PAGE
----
This is a valid and important question to answer. The answer, surprisingly, may assert the view that Realism is still the leading International Relations theory. As defined, realism “is a particular view of the world, defined by the following assumptions: the international realm is anarchic and consists of independent political units, called states; states are the primary actors and inherently possess some offensive military capability or power which makes them potentially dangerous to each other; states can never be sure about the intentions of other states; the basic motive driving states is survival or maintenance of sovereignty; states are instrumentally rational and think strategically how to survive“. There are many ways in which one can look at Russia, its culture, democracy and intentions these days, and not once have I heard the jokes about Russians who still believe in some “conspiracy theories”. But when articles, like the one by Prof. Cohen, appear, one cannot help wondering if a particular part of the world is indeed driving itself to survival and is attempting to maintain its sovereignty by instigating a conflict at any (assumed) instance of a potential danger.

I think I was able to distance myself sufficiently from all the parties involved, and there are things about Russia’s contemporary mentality, culture and sociopolitical discourse that I do not like. But as one of the problems the West (and the U.S., in particular) repeatedly encounters is the Russian take (or mis-take, in some observers’ opinion) on democracy, I cannot avoid making one important point. Having once written a long essay exactly on the definition of democracy in the work of Alexis de Tocqueville (who devoted four volumes to describing and analysing The Democracy in America), I can only agree with the Frenchman (who, as a matter of fact, was a monarchist) in his explanation for why in his time only two states, namely Switzerland and America, were able to build what could be described as “democracy”. Switzerland – because it conformed ideally with the Greek political philosophy’s view of a democratic state: it was small in size. America was able to build her democracy because it had very little historical, political and cultural baggage to deal with. The cultural (and ethical, to an extent) clash the West inevitably experiences in its advances on Russia and the East was out of question. The novelty of the land allowed for the novelty of a political regime where the latest developments in the European ethical and political thought could be applied without much resistance from the native population. To put it simply, back in the 18th c. America as a state that we now know had no solid political tradition. Unlike England, France and Russia, it was a tabula rasa, whereas the Old World countries had (and still have) to take into account centuries of political tradition and the sense of national pride tied to this.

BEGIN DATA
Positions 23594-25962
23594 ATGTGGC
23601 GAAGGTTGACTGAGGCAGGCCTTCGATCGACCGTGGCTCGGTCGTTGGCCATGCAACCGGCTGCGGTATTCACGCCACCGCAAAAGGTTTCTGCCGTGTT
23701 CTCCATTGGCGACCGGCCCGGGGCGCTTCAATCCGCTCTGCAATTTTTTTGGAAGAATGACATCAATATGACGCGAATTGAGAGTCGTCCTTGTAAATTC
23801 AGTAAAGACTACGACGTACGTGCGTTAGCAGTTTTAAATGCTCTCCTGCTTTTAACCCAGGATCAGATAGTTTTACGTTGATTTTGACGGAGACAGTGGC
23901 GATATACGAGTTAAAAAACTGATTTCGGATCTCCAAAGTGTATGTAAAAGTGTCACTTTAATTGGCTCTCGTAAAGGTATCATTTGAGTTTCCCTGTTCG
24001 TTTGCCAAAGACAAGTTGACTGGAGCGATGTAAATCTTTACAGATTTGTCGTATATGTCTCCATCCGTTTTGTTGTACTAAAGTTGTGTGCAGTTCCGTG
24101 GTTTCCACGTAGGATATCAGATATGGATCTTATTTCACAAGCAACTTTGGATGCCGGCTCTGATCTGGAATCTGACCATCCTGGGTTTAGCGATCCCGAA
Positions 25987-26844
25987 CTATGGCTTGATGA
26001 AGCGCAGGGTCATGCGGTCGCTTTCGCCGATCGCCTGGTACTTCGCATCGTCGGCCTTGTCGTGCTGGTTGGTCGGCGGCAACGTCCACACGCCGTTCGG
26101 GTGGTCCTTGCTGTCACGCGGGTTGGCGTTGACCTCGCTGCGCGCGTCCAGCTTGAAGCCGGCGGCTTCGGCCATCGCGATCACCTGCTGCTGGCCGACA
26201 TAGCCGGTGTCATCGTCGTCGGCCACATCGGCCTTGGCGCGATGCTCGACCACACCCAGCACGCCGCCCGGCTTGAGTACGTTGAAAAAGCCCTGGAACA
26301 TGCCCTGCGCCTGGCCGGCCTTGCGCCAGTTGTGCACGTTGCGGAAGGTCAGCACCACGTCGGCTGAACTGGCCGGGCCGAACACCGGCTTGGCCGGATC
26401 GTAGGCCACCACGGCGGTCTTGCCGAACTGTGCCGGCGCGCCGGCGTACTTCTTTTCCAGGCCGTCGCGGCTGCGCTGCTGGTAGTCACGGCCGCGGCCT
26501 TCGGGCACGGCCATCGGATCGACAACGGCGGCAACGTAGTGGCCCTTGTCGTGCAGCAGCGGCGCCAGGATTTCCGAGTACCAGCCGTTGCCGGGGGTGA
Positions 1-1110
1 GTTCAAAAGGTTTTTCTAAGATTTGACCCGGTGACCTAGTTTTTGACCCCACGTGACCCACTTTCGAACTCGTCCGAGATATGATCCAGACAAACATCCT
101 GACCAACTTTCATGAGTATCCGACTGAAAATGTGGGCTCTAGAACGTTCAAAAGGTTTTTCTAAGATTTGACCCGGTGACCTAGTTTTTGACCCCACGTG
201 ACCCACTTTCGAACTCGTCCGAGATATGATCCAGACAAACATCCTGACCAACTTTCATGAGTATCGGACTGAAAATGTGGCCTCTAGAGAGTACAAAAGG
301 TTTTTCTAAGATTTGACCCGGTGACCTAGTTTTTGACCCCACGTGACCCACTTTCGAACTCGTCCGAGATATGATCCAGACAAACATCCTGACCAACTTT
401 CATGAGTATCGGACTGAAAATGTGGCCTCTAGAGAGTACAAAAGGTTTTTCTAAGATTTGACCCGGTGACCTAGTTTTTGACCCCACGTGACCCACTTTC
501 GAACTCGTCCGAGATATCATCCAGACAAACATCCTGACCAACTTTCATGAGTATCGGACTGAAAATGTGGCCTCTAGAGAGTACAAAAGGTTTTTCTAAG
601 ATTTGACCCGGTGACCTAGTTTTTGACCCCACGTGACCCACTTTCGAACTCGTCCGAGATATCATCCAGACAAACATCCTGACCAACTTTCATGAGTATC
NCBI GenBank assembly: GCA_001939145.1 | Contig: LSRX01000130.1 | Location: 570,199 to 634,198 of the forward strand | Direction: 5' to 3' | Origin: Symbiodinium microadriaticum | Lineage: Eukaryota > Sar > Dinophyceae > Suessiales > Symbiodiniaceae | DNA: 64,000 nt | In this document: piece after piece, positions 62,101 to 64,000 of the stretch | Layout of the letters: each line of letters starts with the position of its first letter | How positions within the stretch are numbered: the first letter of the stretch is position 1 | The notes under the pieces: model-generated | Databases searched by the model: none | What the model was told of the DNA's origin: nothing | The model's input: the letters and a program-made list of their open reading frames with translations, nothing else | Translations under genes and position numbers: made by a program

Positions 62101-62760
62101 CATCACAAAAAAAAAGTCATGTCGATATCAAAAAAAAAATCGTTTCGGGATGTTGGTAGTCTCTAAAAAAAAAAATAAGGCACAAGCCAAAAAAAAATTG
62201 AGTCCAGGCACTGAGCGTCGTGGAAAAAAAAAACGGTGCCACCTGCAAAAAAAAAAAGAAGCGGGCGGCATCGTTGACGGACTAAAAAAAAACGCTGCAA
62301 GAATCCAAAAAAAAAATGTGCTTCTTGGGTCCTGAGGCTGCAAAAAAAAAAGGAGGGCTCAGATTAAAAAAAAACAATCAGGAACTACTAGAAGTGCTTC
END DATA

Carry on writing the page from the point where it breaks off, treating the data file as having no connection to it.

Fortunately for today’s world, Russians are not the Native Indians. And, as I said, there are certain things about the current state of Russian thought that I observe through the LiveJournal blogs that, quite frankly, repel me. I still think Tocqueville’s work can be important and enlightening to us, provided we care to read it thoroughly, starting with the Preface. In the Preface he states clearly that he did not compose his treatise in order to provide France with a blueprint of a democratic state or society. He embarked on his work in order to show that democracy could be achieved, but that ultimately, it would have to be a French, and not American, democracy:

It appears to me beyond a doubt that, sooner or later, we shall arrive, like the Americans, at an almost complete equality of condition. But I do not conclude from this that we shall ever be necessarily led to draw the same political consequences which the Americans have derived from a similar social organization. I am far from supposing that they have chosen the only form of government which a democracy may adopt; but as the generating cause of laws and manners in the two countries is the same, it is of immense interest for us to know what it has produced in each of them“.